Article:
According to the youth, this deep commitment commenced and was nurtured throughout the process of writing the play. In order to ensure accurate representations of young refugees and conditions, the youth conducted interviews with child refugees and their family members in refugee camps in Austin. Youth company member Edson Hernandez explains that the youth researched for about six months before beginning to write, “For me it was mentally challenging because I didn’t want to let the people that have gone through this down. I wanted them to be represented in the right way so they could be proud of who they are and what they mean to us.” Hernandez is now fifteen but his reflections are on his thirteen-year-old self and experience when he was in the play.
The outcome of the dedication of which Hernandez speaks was a riveting and heart-wrenching piece of theatre that sticks with me. I am certain it sticks with those who saw their lived experience on stage and also with the young performers who threw themselves at this work with deep conviction. “This play impacted me in the way that has made me more passionate about conveying controversial topics and disseminating stories about my culture through the arts,” reflects company member Brianda Campos Verde, who was fifteen when she performed in Por Los Mojados.
Before attending the play, knowing only a little about it, I could only hope the piece didn’t move toward didacticism. Too often, devised work based on a “socially relevant” theme seems to want to teach us statistics about people and issues. Teaching through the art is tempting as we engage in research. But this work was not that at all. The script of Por Los Mojados is the best kind of theatre: poetic and bold and asks big questions without fully answering them. The play is written in Spanish and Proyecto Teatro offers English supertitles for non-Spanish speakers as it does with all its work. The writing also adeptly avoids the awkward language problems that often arise in devised work, when too many cooks can spoil the broth. Rather, the poetry is consistently powerful and handled with grace and skill by the twelve young performer/playwrights in the cast.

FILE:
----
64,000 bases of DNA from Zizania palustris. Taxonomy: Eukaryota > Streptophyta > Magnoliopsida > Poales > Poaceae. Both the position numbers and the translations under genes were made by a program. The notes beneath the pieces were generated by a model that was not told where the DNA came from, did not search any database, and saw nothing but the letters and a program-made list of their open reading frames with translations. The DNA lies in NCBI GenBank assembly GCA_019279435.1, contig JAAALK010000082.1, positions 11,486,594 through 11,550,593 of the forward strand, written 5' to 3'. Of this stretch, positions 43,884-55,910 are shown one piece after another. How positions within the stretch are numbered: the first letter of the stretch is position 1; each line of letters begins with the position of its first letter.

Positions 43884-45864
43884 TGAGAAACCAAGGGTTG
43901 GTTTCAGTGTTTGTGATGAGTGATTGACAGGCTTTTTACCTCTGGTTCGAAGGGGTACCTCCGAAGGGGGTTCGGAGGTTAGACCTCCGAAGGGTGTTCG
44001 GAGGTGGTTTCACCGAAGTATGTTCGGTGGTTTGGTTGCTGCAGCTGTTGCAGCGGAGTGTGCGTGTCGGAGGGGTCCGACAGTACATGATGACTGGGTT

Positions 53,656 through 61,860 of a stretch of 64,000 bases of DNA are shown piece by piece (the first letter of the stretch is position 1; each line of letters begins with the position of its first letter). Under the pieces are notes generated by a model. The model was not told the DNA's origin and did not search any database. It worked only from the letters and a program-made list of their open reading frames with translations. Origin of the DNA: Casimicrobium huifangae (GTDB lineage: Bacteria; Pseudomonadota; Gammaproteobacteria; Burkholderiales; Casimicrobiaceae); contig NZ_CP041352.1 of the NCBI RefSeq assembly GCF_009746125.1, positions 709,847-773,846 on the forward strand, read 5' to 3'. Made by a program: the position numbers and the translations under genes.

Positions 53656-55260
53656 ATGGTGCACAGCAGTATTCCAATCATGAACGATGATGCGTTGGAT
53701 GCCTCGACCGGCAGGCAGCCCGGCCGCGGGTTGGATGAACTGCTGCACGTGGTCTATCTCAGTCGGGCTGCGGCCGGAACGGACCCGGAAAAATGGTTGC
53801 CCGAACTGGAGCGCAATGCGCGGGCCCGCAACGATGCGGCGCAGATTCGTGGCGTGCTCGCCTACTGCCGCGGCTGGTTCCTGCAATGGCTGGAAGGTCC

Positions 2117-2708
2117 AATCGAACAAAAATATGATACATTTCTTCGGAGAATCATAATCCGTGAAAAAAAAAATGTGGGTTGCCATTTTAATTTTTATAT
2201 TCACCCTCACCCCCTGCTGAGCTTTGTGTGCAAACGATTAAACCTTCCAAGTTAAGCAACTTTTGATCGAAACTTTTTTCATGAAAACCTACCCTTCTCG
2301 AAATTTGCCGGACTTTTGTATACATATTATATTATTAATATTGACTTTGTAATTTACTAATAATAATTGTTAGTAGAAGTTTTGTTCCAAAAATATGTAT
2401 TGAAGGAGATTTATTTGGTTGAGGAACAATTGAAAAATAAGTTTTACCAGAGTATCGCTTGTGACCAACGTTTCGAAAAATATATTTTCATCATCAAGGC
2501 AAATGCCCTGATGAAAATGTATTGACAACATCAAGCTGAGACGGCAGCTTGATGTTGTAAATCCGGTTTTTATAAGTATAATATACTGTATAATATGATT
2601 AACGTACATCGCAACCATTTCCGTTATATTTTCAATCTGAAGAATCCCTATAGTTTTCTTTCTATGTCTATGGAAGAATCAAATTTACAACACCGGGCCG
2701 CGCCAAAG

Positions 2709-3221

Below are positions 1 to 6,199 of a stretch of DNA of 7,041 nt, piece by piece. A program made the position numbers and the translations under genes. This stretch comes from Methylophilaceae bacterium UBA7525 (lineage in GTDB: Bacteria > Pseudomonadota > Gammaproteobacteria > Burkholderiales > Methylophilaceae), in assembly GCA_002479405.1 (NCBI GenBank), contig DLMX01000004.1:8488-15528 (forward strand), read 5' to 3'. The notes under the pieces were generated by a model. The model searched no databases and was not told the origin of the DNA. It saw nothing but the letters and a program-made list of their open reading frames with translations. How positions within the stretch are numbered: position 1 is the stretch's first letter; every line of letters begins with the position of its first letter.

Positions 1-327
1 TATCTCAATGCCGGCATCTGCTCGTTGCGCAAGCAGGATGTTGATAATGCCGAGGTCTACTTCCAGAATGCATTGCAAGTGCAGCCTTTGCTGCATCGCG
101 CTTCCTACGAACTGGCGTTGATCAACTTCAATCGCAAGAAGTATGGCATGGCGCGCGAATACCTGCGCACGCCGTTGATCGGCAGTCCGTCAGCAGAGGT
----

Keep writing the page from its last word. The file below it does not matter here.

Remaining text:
I had brought my daughter to see Por Los Mojados. When she came home from school talking about the ICE raids, we were able to remind her of the play and talk about the refugee and immigrant children who are impacted by ICE. The play explores a real issue faced by young people in our city. Yes, I agree with Jonathan Shmidt Chapman: We need “more timely and political art” to share with young people. And, we need to create art with young people and make space in which they may create art (without us) as they seek to make sense of and impact the world around them. I want to see Por Los Mojados again. I want to bring everyone to witness it with me, and then I want to talk about what these young people are saying with their bold, unique, committed voices. Theatre is powerful, still in the 21st century, as Kevin Brown reminded us at the 2014 TCG conference.
But what of the long-lasting impact of theatre to help young audience members and performers to reflect upon, engage with, and even impact the world around them? I am left wondering about the long-lasting power of theatre and how art can return and reverberate as a way to unpack an experience much later. How might art resonate differently as time progresses and the political climate changes? Young people keep reminding me, on and off the stage, of the potential of theatre to better understand our world and move us to action. And for that I am grateful.